The Duck of Minerva

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Politics of Potter

May 3, 2011

Alyssa Rosenberg has a good discussion of the anti-torture themes in the Harry Potter series. But she neglects two other ways in which J.K. Rowling critiques the US conduct of the war on terror: Azkaban and arbitrary detention.

Harry’s disdain for the ministry in The Half-Blood Prince focuses on their detention of Stan Shunpike in Azkaban — Stan’s obvious innocence doesn’t deter Minister of Magic Rufus Scrimgeour from scapegoating the young man as part of his effort to create the illusion of security in the Wizarding world. Indeed, Azkaban itself could be any number of soul-devouring prisons in the Muggle world, but in the the last few books it sometimes seems a stand in for Guantanamo Bay.

Given the obvious connections between the Death Eaters and terrorist organizations — from their methods to their cell-structure organization — it doesn’t take much to read the later novels as, in part, a claim that state terror, whatever its purpose, inevitably corrupts democratic governance and renders it vulnerable to fascism and totalitarianism.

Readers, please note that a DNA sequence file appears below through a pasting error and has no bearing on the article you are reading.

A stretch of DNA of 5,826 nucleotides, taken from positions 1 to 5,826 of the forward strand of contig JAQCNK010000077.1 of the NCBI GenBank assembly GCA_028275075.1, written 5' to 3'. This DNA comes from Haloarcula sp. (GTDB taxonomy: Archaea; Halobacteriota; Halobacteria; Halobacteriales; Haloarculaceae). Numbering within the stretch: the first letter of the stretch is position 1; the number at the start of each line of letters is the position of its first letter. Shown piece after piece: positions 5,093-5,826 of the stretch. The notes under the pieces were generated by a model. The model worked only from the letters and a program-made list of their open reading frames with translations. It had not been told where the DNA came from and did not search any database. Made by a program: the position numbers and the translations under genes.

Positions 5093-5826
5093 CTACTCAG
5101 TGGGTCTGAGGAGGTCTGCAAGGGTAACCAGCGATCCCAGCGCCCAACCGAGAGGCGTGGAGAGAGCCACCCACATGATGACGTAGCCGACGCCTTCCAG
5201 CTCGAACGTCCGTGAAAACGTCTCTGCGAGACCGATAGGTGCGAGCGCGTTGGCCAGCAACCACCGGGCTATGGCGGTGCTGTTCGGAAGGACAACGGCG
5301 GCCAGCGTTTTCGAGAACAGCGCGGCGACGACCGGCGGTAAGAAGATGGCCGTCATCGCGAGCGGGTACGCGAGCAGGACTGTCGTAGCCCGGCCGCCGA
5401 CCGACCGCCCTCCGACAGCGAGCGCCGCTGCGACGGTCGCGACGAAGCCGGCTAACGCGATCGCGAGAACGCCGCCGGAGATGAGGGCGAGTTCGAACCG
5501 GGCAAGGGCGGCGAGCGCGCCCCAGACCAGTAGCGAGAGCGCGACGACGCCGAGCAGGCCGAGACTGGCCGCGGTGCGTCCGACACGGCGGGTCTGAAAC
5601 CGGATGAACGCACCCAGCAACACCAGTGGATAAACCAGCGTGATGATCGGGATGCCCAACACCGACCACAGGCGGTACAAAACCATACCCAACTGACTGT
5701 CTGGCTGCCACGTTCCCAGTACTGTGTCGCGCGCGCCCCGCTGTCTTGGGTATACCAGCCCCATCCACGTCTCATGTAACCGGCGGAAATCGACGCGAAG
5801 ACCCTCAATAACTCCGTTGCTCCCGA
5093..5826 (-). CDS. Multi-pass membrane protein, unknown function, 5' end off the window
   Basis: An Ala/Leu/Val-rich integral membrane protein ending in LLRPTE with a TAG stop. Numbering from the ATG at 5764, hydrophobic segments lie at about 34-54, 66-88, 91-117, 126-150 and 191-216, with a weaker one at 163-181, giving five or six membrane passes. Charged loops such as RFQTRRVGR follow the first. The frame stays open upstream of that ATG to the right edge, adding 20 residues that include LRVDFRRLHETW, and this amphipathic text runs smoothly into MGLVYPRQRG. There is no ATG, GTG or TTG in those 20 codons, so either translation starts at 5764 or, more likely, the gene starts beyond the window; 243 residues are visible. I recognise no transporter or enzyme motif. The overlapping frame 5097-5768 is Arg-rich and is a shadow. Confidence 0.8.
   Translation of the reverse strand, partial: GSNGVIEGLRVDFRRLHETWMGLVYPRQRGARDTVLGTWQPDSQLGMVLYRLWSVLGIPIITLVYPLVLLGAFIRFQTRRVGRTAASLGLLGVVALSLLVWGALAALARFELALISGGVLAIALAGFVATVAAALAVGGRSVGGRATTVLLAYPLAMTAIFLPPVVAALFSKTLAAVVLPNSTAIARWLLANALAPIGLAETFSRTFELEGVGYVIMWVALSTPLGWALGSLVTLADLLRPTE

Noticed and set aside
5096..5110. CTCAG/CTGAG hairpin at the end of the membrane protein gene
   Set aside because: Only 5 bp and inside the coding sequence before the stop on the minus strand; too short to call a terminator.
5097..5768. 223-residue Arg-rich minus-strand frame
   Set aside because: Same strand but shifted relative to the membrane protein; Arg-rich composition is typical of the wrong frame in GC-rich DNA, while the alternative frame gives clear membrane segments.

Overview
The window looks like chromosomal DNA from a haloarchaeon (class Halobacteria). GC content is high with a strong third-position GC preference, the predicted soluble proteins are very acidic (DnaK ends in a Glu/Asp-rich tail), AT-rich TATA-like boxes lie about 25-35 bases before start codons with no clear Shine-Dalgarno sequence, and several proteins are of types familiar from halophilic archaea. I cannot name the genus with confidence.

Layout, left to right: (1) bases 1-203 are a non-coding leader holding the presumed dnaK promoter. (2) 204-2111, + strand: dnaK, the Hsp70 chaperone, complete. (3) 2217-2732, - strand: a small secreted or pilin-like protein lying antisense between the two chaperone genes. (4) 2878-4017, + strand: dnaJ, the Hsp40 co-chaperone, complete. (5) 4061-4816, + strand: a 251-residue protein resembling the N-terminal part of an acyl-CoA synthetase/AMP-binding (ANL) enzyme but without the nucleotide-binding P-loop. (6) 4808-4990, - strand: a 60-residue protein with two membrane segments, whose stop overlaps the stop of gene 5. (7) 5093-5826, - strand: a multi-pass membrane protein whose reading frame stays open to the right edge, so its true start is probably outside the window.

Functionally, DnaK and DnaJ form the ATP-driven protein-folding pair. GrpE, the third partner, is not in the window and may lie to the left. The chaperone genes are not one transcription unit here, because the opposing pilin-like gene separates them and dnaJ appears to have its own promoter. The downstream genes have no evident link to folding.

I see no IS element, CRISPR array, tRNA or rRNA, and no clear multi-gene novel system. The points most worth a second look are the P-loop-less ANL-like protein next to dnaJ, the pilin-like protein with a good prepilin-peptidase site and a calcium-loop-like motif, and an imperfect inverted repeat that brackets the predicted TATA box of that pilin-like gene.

(note: I’ve edited this post a bit. Still getting used to blogging from iPad)

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Daniel H. Nexon is a Professor at Georgetown University, with a joint appointment in the Department of Government and the School of Foreign Service. His academic work focuses on international-relations theory, power politics, empires and hegemony, and international order. He has also written on the relationship between popular culture and world politics.